Nan A. Talese: The Testaments by Margaret Atwood

Climate Fiction

So many dystopic novels concern zombies or robot uprisings that it's easy to forget about the environmental apocalypse developing right now. According to the UN Intergovernmental Panel on Climate Change, we have until only 2030 to make the rapid changes necessary to avoid disastrous levels of warming. I'm increasingly drawn to fiction that reflects my anxieties about climate change and other environmental challenges.

Paolo Bacigalupi puts ecological concerns at the center of his science fiction novels, including his young adult and middle grade novels. His recent novel The Water Knife is set in a near-future American Southwest locked in a desperate struggle over dwindling water resources. Bacigalupi's speculative future is less a parable than a realistic look at where we might be heading. He draws heavily from Marc Reisner's prophetic 1986 opus Cadillac Desert.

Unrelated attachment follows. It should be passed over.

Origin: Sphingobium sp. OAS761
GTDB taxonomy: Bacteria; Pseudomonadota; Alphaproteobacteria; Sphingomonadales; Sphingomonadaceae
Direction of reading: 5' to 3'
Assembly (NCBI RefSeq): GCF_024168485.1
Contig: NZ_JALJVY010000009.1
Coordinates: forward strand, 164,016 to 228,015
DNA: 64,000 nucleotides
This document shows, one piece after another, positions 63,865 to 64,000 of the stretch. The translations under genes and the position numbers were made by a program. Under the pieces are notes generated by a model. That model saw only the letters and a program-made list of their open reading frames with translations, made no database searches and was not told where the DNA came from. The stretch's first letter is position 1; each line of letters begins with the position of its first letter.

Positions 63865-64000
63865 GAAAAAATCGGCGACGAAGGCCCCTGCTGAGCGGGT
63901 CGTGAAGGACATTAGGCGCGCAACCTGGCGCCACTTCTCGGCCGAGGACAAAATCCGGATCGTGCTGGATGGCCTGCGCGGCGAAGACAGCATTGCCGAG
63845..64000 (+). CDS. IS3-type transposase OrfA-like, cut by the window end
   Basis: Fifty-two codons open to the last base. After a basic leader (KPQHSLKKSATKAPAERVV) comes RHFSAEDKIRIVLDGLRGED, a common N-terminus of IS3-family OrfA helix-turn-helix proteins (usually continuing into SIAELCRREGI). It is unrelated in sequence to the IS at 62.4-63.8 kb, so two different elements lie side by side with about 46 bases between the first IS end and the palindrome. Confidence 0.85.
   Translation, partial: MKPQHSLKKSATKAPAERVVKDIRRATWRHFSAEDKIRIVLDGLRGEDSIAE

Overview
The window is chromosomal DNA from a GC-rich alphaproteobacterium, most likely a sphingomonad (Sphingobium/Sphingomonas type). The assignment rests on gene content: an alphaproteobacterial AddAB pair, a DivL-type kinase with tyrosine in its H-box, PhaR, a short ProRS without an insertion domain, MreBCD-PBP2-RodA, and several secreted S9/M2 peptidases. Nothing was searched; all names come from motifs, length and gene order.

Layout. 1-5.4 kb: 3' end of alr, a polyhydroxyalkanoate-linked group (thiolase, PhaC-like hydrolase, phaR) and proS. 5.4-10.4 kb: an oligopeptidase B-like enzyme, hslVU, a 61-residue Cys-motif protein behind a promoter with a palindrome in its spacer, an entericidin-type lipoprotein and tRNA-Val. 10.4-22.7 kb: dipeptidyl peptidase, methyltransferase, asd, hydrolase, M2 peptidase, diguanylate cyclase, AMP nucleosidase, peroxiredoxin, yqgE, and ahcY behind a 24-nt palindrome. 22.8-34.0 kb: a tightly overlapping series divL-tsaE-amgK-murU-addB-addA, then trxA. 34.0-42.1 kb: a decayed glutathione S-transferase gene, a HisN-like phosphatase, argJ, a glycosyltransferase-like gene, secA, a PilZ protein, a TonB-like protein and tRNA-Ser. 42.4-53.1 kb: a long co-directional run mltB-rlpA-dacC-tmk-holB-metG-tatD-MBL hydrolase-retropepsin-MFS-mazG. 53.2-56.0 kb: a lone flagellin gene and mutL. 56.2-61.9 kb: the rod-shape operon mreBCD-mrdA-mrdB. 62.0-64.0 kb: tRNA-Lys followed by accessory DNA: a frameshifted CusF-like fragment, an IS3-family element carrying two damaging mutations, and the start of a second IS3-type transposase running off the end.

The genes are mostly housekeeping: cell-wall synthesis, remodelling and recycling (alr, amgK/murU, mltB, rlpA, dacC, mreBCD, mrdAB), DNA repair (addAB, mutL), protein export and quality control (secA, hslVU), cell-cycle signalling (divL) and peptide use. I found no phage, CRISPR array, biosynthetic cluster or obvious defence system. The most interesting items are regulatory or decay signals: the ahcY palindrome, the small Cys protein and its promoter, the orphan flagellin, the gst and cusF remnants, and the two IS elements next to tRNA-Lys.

Sam J. Miller's Blackfish City joins a wave of too-believable futures that share key elements: rising sea levels, climate refugees, rule of law eclipsed by ultra-wealthy oligarchs. Violence is never far from the surface, or even war in the case of Omar El Akkad's American War, where climate change lights the fuse for a second American Civil War.

Which is not to say that climate anxiety is confined to speculative fiction. Barbara Kingsolver's Flight Behavior is a meditation on flawed media narratives and the way climate change's costs fall on those least able to bear them. Ian McEwan pierced the heaviness of the topic in his novel Solar through wry comedy. I believe fiction that ignores ecological realities risks irrelevance, not only to me but to a rising generation of readers who will have to live through the consequences of warming. Where climate change once played a role mainly in books set in the far future, writers are starting to realize that the future isn't so far away. --Hank Stephenson, bookseller, Flyleaf Books, Chapel Hill, N.C.